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Report on Etna (Italy) — 3 March-9 March 2021


Etna

Smithsonian / US Geological Survey Weekly Volcanic Activity Report,
3 March-9 March 2021
Managing Editor: Sally Kuhn Sennert

Please cite this report as:

Global Volcanism Program, 2021. Report on Etna (Italy). In: Sennert, S K (ed.), Weekly Volcanic Activity Report, 3 March-9 March 2021. Smithsonian Institution and US Geological Survey.

Weekly Report (3 March-9 March 2021)

Etna

Italy

37.748°N, 14.999°E; summit elev. 3320 m

All times are local (unless otherwise noted)


INGV reported continuing episodes of lava fountaining at Etna’s Southeast Crater (SEC) on 2, 4, and 7 March. Weak Strombolian activity began at SEC at 1145 on 2 March, then intensified at 1234 and produced an ash plume. Lava fountaining began at 1324. Ash plumes rose to 9 km above the summit and drifted S, causing lapilli to fall in Nicolosi (16 km S), Aci San Antonio (18 km SE), Pedara (15 km SSE), and Catania (29 km SSE). Lava fountaining ceased at 1550, ending the eighth episode.

The ninth episode began at the SEC as weak Strombolian at 0120 on 4 March. Ash emissions were visible at 0200 but dispersed quickly. Strombolian activity at Voragine (VOR) was also visible with ejected material rising above the crater rim. Lava fountaining began at SEC at 0320, but by 0515 the activity had decreased. Lava flows that advanced towards the Valle de Bove were fed by spattering and a new vent that opened at the E base of the SEC. Strombolian activity at VOR changed to 300-m-tall lava fountaining at 0850. Ash plumes rose 11 km above the summit and caused lapilli to fall in Fiumefreddo (19 km ENE), Linguaglossa (17 km NE), and the area of Reggio Calabria.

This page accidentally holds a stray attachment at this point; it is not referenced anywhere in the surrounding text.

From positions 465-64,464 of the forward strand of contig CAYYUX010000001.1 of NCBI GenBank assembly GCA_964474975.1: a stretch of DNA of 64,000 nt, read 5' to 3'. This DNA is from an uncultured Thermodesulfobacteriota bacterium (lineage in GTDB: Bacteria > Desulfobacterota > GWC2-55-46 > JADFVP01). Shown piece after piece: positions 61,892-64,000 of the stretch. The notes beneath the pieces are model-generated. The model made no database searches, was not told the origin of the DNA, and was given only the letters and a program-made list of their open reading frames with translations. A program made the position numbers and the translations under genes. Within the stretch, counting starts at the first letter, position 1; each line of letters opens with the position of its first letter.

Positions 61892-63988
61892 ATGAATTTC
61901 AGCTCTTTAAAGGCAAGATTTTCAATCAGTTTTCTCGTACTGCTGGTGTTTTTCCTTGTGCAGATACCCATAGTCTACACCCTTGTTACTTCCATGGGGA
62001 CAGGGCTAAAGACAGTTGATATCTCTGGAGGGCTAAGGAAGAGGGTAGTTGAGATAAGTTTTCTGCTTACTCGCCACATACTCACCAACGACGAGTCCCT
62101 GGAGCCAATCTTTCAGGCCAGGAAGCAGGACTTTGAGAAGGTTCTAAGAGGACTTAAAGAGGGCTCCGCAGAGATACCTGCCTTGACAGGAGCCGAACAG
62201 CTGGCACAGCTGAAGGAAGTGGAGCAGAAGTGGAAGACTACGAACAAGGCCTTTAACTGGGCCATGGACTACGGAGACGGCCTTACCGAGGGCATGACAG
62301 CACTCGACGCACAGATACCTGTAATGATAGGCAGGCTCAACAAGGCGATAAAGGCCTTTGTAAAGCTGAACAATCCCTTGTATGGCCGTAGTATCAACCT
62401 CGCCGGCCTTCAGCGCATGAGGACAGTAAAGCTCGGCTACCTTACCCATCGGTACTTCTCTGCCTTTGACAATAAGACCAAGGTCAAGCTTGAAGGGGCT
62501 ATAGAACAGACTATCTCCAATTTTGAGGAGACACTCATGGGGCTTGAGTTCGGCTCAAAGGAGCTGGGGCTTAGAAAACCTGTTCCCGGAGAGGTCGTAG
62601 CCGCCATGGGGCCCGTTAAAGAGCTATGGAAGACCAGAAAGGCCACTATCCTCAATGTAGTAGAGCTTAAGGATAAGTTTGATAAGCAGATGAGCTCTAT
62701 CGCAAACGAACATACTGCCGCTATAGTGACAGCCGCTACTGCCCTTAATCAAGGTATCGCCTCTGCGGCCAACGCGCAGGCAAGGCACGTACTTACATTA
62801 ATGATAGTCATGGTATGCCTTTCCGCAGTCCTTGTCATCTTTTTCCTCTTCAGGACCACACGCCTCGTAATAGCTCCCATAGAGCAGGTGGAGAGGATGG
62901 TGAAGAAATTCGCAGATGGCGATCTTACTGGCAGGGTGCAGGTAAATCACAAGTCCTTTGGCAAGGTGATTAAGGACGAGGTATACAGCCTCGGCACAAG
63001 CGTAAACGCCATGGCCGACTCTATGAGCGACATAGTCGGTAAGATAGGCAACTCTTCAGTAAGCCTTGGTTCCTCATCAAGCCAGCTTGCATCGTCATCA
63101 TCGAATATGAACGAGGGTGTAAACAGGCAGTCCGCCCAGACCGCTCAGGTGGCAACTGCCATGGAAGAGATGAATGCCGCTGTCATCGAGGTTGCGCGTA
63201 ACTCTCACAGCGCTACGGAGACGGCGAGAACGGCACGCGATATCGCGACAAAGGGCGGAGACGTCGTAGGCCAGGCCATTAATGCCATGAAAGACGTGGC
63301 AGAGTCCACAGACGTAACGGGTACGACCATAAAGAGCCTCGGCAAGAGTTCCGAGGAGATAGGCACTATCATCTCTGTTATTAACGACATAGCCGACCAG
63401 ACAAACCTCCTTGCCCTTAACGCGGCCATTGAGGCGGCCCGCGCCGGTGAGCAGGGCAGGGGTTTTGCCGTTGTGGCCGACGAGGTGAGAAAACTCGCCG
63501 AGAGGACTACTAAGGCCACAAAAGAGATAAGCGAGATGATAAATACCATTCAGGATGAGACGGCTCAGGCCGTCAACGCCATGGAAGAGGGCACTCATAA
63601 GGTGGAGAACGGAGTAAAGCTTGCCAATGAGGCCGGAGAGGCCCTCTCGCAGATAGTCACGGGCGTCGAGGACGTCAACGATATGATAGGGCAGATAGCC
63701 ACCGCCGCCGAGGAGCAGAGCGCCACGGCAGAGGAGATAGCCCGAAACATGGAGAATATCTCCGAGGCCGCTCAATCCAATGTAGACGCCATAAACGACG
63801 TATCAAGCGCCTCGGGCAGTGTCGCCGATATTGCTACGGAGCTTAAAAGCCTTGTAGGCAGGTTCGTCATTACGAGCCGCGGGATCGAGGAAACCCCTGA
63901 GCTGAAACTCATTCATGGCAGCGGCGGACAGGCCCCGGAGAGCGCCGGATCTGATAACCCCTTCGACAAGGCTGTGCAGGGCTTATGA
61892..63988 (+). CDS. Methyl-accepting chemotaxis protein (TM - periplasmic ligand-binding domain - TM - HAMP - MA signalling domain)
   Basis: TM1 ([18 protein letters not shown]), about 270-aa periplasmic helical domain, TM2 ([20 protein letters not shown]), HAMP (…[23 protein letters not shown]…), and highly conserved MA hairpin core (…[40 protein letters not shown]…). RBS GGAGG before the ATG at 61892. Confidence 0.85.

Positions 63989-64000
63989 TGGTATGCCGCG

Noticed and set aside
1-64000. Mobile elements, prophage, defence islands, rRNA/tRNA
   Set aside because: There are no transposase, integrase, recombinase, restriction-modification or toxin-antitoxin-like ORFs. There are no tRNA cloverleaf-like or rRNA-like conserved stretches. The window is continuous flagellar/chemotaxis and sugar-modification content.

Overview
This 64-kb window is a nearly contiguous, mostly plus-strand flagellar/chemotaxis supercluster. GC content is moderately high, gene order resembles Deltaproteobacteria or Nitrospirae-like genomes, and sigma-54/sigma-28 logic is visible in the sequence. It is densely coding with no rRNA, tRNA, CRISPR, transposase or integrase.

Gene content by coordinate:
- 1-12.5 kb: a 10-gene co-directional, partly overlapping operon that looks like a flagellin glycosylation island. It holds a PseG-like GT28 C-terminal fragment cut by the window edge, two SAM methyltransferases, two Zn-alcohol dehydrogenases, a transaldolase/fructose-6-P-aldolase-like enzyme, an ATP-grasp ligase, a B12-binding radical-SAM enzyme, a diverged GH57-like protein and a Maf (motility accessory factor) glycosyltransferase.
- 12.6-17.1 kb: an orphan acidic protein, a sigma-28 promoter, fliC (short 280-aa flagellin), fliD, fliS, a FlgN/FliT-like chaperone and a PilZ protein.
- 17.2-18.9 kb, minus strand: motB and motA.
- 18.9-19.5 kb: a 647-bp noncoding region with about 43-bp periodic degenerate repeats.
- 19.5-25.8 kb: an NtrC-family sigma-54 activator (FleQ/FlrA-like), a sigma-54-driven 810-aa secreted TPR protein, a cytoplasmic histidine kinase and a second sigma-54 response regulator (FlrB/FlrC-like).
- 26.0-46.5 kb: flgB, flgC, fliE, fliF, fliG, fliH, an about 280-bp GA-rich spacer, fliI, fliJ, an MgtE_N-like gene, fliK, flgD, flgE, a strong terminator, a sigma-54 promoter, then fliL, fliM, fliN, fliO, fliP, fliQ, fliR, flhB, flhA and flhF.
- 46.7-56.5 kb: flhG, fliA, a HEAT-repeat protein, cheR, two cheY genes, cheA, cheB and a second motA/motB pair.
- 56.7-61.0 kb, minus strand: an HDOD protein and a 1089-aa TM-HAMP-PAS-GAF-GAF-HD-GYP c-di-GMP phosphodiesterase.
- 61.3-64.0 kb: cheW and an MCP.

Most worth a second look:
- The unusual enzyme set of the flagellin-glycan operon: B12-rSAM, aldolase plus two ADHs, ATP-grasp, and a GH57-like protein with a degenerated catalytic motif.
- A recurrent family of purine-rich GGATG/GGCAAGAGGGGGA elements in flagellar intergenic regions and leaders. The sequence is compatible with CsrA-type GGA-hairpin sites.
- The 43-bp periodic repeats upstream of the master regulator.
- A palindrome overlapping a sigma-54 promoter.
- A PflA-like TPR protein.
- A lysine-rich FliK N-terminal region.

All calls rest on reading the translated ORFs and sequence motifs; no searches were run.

The tenth episode began with Strombolian explosions at SEC and minor lava effusion at the new vent at the E base of SEC during the first hour on 7 March. Strombolian activity intensified at 0430; an eruption plume rose 5 km above the summit and drifted E. Lava overflowed the SEC onto the E flank and expanded into the Valle de Bove, reaching an elevation of 2,800 m by 0450. Strombolian activity again intensified beginning at 0520 and the lava flow advanced to 2,700 m elevation. Lava fountaining started at 0720 and ended at 0810. An eruption plume rose 10 km and drifted E. Ash and lapilli fell in Milo (11 km ESE), Fornazzo (10 km ESE), Trepunti (17 km ESE), Giarre (17 km ESE), Macchia di Giarre (16 km ESE), Mascali (18 km E), Riposto (19 km ESE), and Torre Archirafi (20 km ESE). Strombolian activity resumed at 1050 and was over by 1500.

Strombolian activity at SEC returned at 1914 on 9 March. Lava overflowed the crater at 2013 and advanced towards the Valle de Bove. Strombolian activity increased at 2100 and ash emissions drifted NE. The lava flow reached 2,900 m elevation.

Geological Summary. Mount Etna, towering above Catania, Sicily's second largest city, has one of the world's longest documented records of historical volcanism, dating back to 1500 BCE. Historical lava flows of basaltic composition cover much of the surface of this massive volcano, whose edifice is the highest and most voluminous in Italy. The Mongibello stratovolcano, truncated by several small calderas, was constructed during the late Pleistocene and Holocene over an older shield volcano. The most prominent morphological feature of Etna is the Valle del Bove, a 5 x 10 km horseshoe-shaped caldera open to the east. Two styles of eruptive activity typically occur, sometimes simultaneously. Persistent explosive eruptions, sometimes with minor lava emissions, take place from one or more summit craters. Flank vents, typically with higher effusion rates, are less frequently active and originate from fissures that open progressively downward from near the summit (usually accompanied by Strombolian eruptions at the upper end). Cinder cones are commonly constructed over the vents of lower-flank lava flows. Lava flows extend to the foot of the volcano on all sides and have reached the sea over a broad area on the SE flank.

Source: Sezione di Catania - Osservatorio Etneo (INGV)